November Ballot Question Information
Voters go the polls on Nov. 5 to decide upon a $23.7 million plan to upgrade Muskegon Community College’s facilities - most built almost a half-century ago – that serve the college’s nationally and regionally accredited programs in science, technology, engineering, math, health and the arts.
MCC President Dale K. Nesbary recently explained the scope, necessity and impact of the proposed capital improvements, whose overall cost has been slashed by $7 million - or 22 percent – from the November 2012 request narrowly defeated by Muskegon County voters.
“Many of our facilities are nearly 50 years old—including our science, health, and creative arts spaces,” he said. “They were built when MCC had 2,000 students. We now have a student population of nearly 5,000 credit and over 1,000 non-credit students. These over-extended facilities have become critically inadequate.”
Based upon three years of research, including master planning, strategic planning, and extensive community surveys and input, the MCC Board of Trustees in August unanimously agreed to send to voters the proposal, which requires a modest annual investment of $18.96 per homeowner based upon $1.58 monthly per $100,000 of a home’s market value. Increases in operational costs will be absorbed using modest increases in existing revenue sources as well as income generated by new services provided.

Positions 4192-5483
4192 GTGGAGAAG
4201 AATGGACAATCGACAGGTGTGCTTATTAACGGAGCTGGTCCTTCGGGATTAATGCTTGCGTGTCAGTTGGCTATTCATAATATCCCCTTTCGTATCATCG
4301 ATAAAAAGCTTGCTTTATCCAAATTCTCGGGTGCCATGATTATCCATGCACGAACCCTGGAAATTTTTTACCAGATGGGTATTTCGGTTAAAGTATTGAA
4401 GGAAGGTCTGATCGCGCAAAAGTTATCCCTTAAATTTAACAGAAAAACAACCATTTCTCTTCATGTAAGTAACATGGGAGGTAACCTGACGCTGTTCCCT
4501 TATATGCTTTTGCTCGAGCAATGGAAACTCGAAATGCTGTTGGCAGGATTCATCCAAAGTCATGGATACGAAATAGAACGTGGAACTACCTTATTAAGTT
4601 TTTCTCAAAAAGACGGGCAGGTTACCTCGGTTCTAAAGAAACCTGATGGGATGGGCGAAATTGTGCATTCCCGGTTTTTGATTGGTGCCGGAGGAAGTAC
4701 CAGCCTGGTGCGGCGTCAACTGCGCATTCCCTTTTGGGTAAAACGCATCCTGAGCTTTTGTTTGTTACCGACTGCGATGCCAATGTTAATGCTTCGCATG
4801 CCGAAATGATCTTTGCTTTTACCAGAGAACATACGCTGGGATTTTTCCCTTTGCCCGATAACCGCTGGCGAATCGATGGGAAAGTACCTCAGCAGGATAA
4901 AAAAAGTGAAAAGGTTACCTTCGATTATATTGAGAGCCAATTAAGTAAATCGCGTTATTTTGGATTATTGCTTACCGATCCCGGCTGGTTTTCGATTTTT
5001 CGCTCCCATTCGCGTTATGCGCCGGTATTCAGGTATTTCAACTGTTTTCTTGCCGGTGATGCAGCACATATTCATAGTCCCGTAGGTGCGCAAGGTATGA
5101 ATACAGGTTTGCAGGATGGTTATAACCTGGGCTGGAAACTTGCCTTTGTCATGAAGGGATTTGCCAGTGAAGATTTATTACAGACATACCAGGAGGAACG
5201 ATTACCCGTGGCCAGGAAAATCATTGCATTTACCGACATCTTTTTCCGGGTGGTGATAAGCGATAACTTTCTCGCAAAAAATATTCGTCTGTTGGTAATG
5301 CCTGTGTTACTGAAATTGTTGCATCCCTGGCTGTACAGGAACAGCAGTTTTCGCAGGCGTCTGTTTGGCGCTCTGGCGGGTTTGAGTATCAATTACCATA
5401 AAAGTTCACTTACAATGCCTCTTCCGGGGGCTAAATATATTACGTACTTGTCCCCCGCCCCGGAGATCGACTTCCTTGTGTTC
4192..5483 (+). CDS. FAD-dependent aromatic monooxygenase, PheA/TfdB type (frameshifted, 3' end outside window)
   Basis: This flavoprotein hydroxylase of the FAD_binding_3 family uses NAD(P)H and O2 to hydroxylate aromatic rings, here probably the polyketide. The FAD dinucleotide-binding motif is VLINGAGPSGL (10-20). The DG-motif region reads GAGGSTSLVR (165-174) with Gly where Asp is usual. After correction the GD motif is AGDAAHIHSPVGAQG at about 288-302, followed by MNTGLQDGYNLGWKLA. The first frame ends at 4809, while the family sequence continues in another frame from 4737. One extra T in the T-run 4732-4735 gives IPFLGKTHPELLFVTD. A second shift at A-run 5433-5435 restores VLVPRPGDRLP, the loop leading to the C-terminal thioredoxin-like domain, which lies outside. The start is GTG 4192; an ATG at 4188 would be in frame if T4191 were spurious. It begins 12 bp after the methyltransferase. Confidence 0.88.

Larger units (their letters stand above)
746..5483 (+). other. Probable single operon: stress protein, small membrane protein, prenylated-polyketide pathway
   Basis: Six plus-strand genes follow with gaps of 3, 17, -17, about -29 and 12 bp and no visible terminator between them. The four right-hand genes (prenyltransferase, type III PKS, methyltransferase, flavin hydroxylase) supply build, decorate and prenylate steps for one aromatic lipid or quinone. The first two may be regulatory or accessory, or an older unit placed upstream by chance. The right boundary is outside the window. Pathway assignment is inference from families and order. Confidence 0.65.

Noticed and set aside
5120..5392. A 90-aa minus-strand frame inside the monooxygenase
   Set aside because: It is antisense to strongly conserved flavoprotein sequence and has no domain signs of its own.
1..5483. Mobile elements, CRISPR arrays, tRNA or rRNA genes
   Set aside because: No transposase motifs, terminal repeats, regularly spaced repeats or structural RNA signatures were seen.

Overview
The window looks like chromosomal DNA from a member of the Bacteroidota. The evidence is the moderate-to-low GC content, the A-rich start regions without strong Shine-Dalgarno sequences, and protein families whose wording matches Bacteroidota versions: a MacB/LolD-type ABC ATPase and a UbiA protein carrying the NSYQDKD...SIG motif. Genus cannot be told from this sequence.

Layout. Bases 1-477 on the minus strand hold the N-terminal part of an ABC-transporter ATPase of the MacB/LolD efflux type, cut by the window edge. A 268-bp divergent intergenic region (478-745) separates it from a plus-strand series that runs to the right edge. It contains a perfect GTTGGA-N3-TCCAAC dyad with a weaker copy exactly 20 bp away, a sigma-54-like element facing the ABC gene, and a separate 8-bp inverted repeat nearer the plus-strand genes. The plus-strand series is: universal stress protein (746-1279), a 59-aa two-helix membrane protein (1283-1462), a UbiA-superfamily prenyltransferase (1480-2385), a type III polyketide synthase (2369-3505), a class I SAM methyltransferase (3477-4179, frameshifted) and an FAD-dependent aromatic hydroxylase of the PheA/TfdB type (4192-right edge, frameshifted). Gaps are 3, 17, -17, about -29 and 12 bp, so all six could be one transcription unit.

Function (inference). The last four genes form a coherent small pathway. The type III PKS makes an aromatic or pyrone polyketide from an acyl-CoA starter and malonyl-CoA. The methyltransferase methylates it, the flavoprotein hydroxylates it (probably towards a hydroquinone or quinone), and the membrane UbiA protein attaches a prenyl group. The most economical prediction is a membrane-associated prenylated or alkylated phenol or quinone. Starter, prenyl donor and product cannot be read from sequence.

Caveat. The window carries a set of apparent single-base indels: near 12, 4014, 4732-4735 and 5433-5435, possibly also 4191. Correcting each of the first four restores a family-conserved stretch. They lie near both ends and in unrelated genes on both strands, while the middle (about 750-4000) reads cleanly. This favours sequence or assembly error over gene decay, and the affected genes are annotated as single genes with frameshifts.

“Proceeds of the bond measure will allow MCC to address the Board’s top priorities: new and renovated science labs, health and physical education space, updated creative and performing arts space, and a general education facility in downtown Muskegon. Also benefitting will be nursing, respiratory therapy, computer-aided design and more than 30 other current and future programs”, Nesbary continued.
Meeting Community Workforce Needs
“The need for talent development, workforce training and job creation is at an all-time high,” he said. “During the past five years, MCC has worked with more than 200 companies throughout Muskegon County and West Michigan to create customized training programs and to develop apprenticeships and internships. Local and regional employers, including health care facilities, manufacturers and designers, have called on MCC graduates to provide the talent needed to grow our economy. These employers have repeatedly hired our graduates and will continue to do so in the foreseeable future.”
“Community colleges across the nation are poised to play an integral role in the revitalization of America’s economy with their ability to offer such targeted training. MCC has been serving that role in Muskegon County for generations”, said Nesbary, “but the college and its outstanding faculty have been challenged more than ever in recent years by its antiquated equipment and cramped buildings.”
“Science, technology, engineering, and math are among the most critical skills needed for Muskegon to compete in a global economy,” Nesbary said. “Combined with critical thinking and creative skills, they will position us to compete favorably with the most skilled and talented regions in the nation and the world.”